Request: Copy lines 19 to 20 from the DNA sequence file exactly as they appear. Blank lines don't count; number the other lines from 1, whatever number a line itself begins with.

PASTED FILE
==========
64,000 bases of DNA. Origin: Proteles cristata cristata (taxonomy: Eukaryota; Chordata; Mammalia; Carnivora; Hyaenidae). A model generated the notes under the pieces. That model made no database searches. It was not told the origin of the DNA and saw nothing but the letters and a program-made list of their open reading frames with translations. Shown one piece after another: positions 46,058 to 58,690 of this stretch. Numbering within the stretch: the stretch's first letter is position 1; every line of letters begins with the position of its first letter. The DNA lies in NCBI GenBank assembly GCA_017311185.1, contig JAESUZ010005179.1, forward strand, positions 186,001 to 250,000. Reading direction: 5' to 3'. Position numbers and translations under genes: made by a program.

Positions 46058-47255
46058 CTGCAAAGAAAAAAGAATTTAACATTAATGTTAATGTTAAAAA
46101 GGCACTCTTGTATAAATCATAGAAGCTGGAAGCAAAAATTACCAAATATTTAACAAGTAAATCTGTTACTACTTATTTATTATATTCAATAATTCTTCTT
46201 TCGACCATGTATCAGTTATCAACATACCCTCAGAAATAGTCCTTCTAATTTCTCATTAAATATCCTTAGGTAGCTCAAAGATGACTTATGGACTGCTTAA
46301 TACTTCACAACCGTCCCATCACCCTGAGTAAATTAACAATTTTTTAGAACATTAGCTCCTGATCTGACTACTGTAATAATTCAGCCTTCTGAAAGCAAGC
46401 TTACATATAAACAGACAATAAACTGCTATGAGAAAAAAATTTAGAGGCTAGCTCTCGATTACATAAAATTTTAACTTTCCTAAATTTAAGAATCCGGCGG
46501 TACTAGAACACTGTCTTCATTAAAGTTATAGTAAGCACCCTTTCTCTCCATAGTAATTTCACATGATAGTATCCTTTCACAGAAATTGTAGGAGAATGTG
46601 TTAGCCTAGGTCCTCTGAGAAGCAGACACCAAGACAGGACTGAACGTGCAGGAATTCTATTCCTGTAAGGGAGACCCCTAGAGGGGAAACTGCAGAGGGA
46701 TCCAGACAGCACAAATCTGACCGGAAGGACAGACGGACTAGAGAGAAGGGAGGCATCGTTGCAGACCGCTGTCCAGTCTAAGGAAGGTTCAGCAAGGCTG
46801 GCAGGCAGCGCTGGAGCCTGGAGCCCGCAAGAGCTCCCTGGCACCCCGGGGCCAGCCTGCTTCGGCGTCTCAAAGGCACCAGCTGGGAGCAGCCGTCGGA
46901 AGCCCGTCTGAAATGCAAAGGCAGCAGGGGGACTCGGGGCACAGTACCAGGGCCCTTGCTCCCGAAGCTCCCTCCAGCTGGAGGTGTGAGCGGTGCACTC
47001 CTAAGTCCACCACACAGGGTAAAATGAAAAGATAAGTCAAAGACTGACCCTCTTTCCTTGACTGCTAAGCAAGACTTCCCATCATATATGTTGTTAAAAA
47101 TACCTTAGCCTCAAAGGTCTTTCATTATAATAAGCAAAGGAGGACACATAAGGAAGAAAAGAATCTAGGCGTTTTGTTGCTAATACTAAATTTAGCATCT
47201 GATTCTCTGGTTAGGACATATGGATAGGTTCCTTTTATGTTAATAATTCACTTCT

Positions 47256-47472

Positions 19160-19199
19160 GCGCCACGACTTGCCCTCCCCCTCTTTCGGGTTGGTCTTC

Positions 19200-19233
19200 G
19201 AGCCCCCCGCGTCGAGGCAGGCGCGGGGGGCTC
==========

Positions 19200-19233
19200 G